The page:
The Goddess Hathor
Egyptian, Classical, Ancient Near Eastern Art
On View: Old Kingdom to 18th Dynasty, Egyptian Galleries, 3rd Floor
The complex nature of Egyptian deities is often indicated by their attributes. Osiris’s tightly wrapped mummy shroud and his crook and flail (symbolizing kingship) point to the legend of Osiris’s murder, mummification, and subsequent resurrection as the ruler of the underworld. The cobra held by his wife, Isis, represents the magic that revived her husband and guarded their son, Horus. As the rightful heir to Osiris’s throne and the embodiment of kingship, the falcon-god Horus wears the Double Crown.
Animals can also reveal divine qualities. The cow or cow-human forms of Hathor refer to her role as provider of milk to Horus and to young kings of Egypt. Bastet, another benevolent female deity, appears as a cat or cat-headed woman, carrying a basket and sistrum.
Certain deities, including Neith, Ptah, Nefertem, and Imhotep, were portrayed in human form. The ancient protectress Neith, associated with war and hunting, wears the flat-topped Red Crown of Lower Egypt. The Memphite creator-god Ptah holds a staff with hieroglyphs for life and permanence. Ptah’s son, Nefertem, a lotus on his head (symbolizing rebirth), defends Maat with his scimitar. Imhotep, the deified architect of Djoser’s pyramid, shares Ptah’s close-fitting cap, and the papyrus on his lap emphasizes wisdom and creativity.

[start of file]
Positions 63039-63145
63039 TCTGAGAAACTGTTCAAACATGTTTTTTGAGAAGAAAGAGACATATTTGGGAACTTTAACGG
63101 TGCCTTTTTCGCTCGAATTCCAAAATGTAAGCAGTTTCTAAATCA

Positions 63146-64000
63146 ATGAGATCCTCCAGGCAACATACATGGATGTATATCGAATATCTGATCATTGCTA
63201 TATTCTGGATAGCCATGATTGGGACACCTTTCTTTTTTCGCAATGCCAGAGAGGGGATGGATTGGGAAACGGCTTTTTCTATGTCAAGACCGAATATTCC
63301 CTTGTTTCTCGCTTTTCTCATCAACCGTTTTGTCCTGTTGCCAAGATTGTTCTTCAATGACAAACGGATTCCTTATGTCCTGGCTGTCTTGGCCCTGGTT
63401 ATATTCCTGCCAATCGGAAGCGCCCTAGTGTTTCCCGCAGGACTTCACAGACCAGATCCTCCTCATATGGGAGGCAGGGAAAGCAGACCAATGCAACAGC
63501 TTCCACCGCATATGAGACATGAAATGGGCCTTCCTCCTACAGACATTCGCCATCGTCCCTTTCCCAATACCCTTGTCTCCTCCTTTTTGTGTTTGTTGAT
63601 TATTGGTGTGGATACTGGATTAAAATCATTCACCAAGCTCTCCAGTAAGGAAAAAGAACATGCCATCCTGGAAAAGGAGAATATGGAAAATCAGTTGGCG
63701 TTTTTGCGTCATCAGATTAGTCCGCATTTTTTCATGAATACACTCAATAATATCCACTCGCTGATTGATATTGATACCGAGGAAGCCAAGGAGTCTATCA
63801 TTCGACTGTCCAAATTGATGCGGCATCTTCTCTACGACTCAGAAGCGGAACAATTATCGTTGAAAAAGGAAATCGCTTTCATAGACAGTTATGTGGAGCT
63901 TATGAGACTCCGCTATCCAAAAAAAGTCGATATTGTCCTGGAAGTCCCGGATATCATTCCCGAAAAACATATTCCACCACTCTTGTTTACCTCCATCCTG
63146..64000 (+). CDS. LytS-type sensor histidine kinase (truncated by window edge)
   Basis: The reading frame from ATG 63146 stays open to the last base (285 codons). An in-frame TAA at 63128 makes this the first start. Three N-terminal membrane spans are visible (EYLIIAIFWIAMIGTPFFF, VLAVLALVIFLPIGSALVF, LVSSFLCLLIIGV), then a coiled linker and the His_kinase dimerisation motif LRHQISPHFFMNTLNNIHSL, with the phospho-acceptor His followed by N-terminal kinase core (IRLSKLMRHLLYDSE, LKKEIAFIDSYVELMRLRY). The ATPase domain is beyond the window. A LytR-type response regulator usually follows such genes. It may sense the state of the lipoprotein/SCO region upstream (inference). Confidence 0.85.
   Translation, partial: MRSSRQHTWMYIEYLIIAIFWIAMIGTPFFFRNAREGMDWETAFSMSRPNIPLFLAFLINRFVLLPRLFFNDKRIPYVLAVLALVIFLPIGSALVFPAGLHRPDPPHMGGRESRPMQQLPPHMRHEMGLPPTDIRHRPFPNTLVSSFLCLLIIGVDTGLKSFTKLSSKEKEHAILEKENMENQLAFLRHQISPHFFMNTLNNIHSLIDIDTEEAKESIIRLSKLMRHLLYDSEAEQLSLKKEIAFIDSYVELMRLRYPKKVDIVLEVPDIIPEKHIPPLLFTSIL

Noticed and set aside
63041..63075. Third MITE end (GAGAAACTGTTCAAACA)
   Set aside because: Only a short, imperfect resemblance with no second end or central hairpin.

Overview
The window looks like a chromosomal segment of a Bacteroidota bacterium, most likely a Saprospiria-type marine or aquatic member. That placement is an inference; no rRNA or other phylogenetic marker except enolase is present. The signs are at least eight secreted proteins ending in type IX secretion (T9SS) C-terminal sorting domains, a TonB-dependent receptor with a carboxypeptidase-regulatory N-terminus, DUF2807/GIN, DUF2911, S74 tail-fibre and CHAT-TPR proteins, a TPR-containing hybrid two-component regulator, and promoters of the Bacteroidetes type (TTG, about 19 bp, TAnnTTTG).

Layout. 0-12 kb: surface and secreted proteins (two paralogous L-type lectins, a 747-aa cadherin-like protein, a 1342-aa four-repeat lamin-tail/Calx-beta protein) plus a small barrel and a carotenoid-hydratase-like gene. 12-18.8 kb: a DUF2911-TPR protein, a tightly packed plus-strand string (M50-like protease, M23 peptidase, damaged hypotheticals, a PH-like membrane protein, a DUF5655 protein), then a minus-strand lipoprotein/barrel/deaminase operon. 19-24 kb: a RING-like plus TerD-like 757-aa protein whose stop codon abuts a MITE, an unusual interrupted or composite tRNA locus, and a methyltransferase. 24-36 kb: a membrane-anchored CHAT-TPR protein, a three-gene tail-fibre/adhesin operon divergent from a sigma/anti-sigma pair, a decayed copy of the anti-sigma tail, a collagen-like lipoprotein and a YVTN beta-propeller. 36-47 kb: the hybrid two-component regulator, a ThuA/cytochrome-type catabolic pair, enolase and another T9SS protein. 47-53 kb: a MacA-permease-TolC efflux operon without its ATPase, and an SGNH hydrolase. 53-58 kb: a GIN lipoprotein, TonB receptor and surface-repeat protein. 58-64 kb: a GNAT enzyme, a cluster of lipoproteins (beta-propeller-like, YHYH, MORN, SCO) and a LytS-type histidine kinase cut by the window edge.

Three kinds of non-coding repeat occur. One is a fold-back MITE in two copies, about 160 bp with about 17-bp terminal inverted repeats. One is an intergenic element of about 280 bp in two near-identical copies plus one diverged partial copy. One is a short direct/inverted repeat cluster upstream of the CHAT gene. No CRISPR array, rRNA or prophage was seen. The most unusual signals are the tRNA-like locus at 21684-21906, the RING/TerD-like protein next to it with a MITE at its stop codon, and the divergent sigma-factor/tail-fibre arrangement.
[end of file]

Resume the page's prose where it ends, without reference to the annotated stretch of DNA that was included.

Bronze, solid-cast, with eyes inlaid with gold and electrum
ca. 664-30 B.C.E. or later
Late Period to Ptolemaic Period
7 1/2 x 1 7/16 x 2 7/8 in. (19 x 3.7 x 7.3 cm)
mount (display dimensions): 10 x 2 1/2 x 3 1/2 in. (25.4 x 6.4 x 8.9 cm) (show scale)
Charles Edwin Wilbour Fund
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The Goddess Hathor, ca. 664-30 B.C.E. or later. Bronze, solid-cast, with eyes inlaid with gold and electrum, 7 1/2 x 1 7/16 x 2 7/8 in. (19 x 3.7 x 7.3 cm). Brooklyn Museum, Charles Edwin Wilbour Fund, 37.356E. Creative Commons-BY (Photo: Brooklyn Museum, 37.356E_front_PS1.jpg)
front, 37.356E_front_PS1.jpg. Brooklyn Museum photograph, 2006
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